Biologic medications are those that generally derive from an organism, often manufactured using recombinant DNA technology. For example, insulin is a biologic and many peptide medications are biologics. Biosimilars are a type of biologic that is highly similar to another biologic that is already FDA-approved.1
In December 2019, the FDA released “Statement on low-cost biosimilar and interchangeable protein products”, which created an efficient pathway to bring potentially lower-cost biosimilar and interchangeable protein products to market. This removed an exclusion of chemically synthesized polypeptides. “Removing this exclusion will help patients because it provides the potential for chemically synthesized follow-on insulins and other protein products to come to market through more efficient abbreviated pathways, regardless of how they are manufactured.”2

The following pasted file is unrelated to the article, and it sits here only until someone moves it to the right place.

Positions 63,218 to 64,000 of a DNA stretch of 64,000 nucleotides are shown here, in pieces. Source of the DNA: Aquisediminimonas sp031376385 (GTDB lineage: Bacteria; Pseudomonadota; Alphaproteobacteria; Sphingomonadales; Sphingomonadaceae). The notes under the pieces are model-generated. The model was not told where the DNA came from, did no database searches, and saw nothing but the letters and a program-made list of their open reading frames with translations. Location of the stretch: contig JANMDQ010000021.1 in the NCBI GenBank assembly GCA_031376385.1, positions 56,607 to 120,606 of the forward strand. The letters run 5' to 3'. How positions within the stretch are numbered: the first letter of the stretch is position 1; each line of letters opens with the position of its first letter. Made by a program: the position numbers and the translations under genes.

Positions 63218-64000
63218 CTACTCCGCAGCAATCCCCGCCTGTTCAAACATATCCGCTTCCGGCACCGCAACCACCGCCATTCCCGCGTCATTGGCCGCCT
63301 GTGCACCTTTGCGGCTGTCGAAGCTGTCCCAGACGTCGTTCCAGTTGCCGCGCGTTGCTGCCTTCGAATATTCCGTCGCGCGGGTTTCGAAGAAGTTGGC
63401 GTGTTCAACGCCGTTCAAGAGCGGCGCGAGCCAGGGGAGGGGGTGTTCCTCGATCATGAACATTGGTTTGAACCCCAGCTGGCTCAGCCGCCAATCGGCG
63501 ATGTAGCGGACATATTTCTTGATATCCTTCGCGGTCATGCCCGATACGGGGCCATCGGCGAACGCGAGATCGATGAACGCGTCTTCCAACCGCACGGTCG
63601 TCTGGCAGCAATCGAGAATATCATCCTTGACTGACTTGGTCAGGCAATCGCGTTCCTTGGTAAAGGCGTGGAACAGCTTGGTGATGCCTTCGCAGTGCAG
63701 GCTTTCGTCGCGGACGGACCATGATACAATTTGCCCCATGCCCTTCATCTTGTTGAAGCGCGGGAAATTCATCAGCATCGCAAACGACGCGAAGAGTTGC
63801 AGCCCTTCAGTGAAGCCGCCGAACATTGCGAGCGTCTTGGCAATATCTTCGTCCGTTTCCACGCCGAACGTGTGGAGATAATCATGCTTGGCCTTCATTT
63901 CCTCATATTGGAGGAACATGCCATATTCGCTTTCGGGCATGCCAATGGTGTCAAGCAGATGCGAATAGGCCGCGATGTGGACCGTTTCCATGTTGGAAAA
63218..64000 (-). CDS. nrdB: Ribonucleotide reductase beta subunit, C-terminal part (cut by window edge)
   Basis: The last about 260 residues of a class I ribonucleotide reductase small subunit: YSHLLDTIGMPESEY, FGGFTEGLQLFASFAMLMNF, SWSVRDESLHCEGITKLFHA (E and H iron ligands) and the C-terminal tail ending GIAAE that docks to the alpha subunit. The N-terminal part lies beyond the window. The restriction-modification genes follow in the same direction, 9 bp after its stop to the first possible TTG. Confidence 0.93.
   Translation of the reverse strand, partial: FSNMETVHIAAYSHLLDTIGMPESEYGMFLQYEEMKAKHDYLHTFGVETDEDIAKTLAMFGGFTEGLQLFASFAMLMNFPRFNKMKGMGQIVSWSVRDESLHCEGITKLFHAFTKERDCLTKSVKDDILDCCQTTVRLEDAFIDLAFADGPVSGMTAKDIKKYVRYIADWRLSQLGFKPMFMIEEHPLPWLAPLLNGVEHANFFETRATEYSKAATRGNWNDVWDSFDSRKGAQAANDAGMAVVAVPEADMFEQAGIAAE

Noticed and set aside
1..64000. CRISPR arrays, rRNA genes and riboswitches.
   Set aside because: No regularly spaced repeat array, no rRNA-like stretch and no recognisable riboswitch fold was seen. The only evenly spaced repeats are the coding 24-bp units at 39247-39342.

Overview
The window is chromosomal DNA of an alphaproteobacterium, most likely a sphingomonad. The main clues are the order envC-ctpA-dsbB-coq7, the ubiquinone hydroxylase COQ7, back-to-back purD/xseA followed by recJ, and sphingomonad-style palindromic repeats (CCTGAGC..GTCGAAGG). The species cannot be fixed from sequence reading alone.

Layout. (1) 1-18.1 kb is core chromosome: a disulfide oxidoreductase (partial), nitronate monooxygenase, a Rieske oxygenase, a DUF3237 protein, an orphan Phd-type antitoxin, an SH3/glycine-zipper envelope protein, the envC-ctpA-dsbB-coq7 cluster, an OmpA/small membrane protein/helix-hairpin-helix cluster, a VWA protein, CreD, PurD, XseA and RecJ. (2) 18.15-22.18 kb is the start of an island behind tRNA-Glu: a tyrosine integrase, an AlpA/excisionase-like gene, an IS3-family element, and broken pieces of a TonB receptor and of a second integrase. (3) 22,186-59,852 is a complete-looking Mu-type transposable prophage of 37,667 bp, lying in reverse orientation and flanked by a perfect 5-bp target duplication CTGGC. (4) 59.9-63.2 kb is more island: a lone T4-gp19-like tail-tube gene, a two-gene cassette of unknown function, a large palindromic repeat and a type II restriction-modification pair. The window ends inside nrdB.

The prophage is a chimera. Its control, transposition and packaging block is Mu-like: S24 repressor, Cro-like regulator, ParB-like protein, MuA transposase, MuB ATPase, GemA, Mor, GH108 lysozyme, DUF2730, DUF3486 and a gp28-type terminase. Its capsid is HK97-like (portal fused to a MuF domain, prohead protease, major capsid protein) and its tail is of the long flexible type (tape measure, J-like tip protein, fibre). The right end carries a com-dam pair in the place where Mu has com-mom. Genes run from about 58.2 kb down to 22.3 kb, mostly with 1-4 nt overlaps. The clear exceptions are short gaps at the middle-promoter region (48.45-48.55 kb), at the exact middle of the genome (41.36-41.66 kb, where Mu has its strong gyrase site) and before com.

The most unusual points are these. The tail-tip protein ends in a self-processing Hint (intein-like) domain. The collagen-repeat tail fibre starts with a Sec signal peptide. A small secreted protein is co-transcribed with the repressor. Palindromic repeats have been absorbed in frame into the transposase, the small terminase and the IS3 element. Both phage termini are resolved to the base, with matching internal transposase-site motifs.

The FDA has some good resources on Biosimilars here:
FDA Guidance for Industry:
- Office of the Commissioner. Biosimilar and Interchangeable Biologics: More treatment choices. US Food And Drug Administration. August 2023. https://www.fda.gov/consumers/consumer-updates/biosimilar-and-interchangeable-biologics-more-treatment-choices.
- Office of the Commissioner. Statement on low-cost biosimilar and interchangeable protein products. US Food And Drug Administration. December 2019. https://www.fda.gov/news-events/press-announcements/statement-low-cost-biosimilar-and-interchangeable-protein-products.